So you’re hitting the gym, running a few miles or even just walking around the neighborhood every day to enhance your health. Good for you! Regular exercise, regardless of intensity, will contribute to cardiovascular health and a healthy brain function. Recent studies show that movement also goes a long way to ward off depression and boosts overall mood and well-being.
But everyone can benefit from fine-tuning their exercise routine to get the most from their workout and protect joints and muscles from injury. Here are a few simple points of advice from the fitness experts:
Think about your feet – Instead of moving through the standard heel-to-toe step, lead with your heel and roll through your entire foot before pushing off with your toes. This can turn a stroll into a power walk and engage your shins.
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Pump your arms – Making your stride more energetic and purposeful will pick up your pace, which will burn more calories giving you a better cardio workout. Bend your arms at a 90-degree angle and punch them forward and back, rather than across your body.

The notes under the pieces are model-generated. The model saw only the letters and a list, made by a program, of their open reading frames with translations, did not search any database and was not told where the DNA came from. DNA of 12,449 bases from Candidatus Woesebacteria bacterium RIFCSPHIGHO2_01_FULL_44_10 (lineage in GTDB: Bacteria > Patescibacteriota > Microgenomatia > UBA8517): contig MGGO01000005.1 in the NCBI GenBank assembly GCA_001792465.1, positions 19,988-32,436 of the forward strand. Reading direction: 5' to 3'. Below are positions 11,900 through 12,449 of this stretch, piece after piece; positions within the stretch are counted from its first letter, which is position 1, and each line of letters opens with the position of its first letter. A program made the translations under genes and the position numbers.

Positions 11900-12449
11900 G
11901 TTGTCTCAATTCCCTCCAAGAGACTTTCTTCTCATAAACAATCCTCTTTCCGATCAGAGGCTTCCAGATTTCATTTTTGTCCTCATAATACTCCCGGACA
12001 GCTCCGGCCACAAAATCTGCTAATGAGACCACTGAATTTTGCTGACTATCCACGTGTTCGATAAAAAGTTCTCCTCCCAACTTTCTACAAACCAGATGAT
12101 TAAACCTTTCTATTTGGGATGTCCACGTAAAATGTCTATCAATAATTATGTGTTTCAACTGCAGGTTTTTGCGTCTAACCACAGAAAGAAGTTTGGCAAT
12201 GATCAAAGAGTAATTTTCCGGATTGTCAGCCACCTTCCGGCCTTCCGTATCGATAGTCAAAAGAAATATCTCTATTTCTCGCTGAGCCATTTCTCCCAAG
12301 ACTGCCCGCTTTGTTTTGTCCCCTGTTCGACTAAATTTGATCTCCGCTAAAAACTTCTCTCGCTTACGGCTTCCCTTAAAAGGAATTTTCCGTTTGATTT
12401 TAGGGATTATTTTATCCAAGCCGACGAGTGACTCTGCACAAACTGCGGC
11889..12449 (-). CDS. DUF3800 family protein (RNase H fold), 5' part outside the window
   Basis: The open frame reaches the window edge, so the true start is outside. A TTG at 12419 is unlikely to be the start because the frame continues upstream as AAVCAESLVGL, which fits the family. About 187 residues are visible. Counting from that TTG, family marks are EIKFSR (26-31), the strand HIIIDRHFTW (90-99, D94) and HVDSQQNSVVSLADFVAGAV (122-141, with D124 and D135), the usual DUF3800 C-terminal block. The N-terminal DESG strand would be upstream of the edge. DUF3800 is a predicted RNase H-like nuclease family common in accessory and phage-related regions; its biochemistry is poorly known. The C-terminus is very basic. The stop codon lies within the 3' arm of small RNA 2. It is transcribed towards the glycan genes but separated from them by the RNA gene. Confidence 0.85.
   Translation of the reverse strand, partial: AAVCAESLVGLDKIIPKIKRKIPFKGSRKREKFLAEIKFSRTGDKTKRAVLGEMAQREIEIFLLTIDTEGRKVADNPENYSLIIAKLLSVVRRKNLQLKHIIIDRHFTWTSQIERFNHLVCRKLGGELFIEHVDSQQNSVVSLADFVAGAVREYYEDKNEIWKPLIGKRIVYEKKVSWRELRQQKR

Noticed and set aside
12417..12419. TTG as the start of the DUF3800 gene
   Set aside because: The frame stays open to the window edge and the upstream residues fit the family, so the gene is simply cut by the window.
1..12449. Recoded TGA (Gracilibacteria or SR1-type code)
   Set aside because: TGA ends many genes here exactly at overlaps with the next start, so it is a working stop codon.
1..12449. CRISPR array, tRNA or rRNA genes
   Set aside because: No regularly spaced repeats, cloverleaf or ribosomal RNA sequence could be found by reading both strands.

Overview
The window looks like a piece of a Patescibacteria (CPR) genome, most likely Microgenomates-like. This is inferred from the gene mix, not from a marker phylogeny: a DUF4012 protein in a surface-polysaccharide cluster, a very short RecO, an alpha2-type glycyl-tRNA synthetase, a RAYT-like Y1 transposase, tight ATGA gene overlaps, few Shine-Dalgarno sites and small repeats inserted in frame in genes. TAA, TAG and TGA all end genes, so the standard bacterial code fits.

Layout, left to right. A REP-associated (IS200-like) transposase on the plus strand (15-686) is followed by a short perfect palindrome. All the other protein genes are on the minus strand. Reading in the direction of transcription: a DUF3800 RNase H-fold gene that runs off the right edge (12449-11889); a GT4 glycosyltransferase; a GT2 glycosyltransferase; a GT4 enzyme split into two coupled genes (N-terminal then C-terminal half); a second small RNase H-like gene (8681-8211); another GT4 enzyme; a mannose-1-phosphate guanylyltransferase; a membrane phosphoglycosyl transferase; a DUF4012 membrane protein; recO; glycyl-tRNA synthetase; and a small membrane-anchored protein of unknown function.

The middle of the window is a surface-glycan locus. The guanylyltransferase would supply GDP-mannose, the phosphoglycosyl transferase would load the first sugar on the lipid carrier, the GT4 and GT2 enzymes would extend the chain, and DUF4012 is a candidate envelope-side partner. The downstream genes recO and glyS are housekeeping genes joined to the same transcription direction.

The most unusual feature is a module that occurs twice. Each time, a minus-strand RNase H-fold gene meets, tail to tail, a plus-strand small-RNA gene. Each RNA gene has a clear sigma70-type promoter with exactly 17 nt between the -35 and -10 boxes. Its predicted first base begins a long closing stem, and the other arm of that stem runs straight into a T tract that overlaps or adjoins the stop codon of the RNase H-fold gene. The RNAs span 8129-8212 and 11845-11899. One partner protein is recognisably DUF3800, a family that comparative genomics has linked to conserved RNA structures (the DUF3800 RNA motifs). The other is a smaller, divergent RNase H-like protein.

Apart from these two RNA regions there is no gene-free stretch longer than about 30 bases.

Go backward – This will build your coordination and work your quadriceps while alleviating any shin pain. First, practice on a flat surface like a running track before trying it on a treadmill. Gradually increase your speed.
Take longer strides – Many runners try to go faster by taking more steps more quickly, but this is tougher on knees and lower back. Longer strides will support healthy joints. You’ll feel more of a gliding motion instead of pounding the pavement.
Increase the incline – Running on a treadmill is easier than running outdoors on real terrain. Start by setting it at a 1 percent gradient, which mimics outdoor conditions. Over time, you can increase the incline. This will make you work harder and increase your speed for when you go back to the outdoors.
Try walking – Slowing down now and then doesn’t make you a wuss. For every mile you run, slow down and walk for a minute. It will enable you to run farther.
Don’t slouch – Good posture is crucial to injury-free and effective strength training. Tuck hips slightly forward, engage your lower abs, and keep your ribs lifted. This will allow you to work more muscles and give you more stability. With a stable body you’ll be better able to lift weights with a controlled, fluid motion, avoiding jerky moves which can lead to injury.
Take it slowly – Slower is more effective because it uses movement of muscles rather than momentum to move the weight. This will lessen stress on the joints. Take two seconds to lift the weight and four to lower it.
Full range – Be sure to take every exercise through its entire range of motion, avoiding shortcuts. You’ll work the entire range of the muscle.
What is your favorite tip for a safe and effective workout?